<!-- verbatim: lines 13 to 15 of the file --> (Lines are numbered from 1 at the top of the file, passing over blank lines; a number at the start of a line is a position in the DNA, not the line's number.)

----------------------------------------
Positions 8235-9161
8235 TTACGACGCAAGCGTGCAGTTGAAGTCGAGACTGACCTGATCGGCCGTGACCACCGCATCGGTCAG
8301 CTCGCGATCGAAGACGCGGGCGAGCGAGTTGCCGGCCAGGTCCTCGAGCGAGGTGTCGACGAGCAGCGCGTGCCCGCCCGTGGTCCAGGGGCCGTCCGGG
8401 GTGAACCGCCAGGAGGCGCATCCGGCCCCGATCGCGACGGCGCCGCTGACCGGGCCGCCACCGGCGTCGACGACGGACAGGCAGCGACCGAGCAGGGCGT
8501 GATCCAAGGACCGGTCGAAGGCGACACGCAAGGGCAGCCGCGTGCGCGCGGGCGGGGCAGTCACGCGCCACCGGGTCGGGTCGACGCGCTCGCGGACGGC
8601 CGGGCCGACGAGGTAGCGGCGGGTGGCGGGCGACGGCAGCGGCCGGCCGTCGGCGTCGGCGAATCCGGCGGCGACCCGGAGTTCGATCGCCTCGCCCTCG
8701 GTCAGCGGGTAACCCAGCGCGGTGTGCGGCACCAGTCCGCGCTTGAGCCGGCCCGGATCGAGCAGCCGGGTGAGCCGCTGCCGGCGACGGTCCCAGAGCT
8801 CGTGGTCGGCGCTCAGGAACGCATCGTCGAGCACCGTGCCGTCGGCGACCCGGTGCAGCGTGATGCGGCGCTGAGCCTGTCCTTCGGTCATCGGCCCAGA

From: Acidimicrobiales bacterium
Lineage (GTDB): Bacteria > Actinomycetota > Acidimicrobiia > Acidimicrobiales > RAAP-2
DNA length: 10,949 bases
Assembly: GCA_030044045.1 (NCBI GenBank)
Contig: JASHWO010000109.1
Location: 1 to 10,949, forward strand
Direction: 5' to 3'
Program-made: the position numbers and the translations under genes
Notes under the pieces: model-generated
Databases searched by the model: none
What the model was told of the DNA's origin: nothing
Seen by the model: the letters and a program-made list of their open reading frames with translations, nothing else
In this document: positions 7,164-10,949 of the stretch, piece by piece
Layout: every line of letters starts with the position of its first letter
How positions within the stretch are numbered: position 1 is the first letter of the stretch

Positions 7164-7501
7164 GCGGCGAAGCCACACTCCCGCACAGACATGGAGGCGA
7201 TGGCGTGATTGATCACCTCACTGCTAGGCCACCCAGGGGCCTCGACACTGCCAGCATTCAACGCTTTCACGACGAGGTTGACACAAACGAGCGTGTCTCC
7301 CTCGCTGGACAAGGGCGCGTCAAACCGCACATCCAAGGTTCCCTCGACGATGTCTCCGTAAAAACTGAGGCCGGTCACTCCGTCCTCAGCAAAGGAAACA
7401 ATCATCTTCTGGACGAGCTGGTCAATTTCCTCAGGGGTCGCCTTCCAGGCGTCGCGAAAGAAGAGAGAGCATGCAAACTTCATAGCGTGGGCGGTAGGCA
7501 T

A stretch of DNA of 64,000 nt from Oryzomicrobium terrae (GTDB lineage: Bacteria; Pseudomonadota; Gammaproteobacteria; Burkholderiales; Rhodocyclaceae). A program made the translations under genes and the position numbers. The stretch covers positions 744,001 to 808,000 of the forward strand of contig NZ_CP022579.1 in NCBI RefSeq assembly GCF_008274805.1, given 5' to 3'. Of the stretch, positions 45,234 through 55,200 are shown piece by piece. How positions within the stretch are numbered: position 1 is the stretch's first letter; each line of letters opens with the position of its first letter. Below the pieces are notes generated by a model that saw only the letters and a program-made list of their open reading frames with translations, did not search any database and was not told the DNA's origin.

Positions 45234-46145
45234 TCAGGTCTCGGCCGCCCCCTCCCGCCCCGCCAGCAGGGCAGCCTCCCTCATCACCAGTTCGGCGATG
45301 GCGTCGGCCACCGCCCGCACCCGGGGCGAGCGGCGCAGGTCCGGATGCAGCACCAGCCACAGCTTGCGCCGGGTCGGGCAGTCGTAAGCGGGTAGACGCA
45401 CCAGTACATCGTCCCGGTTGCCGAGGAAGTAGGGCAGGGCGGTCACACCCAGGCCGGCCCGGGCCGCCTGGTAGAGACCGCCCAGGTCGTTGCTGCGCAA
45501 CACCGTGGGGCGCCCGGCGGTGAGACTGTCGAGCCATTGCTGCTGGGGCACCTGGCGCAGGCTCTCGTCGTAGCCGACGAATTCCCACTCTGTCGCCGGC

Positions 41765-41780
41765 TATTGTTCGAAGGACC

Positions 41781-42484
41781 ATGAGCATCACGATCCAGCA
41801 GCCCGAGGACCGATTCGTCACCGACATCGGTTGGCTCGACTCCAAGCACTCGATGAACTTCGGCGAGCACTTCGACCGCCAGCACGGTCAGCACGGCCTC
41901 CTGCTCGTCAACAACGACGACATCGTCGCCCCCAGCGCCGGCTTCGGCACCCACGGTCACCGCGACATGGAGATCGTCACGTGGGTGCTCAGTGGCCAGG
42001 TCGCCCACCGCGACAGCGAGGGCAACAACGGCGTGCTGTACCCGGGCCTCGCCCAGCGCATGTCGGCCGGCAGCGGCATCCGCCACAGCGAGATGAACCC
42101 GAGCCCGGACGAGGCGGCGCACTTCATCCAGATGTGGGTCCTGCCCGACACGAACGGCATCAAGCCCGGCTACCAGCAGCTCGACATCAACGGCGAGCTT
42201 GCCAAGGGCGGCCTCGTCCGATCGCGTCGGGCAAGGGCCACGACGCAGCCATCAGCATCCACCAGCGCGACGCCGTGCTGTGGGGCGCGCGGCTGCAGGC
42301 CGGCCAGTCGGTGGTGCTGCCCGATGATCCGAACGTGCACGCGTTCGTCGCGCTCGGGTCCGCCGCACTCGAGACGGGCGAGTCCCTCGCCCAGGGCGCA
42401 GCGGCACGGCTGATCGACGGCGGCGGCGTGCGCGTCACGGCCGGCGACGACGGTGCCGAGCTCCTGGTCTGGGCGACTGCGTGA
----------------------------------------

Contig: JASHWO010000109.1
Location: 1 to 10,949, forward strand
Direction: 5' to 3'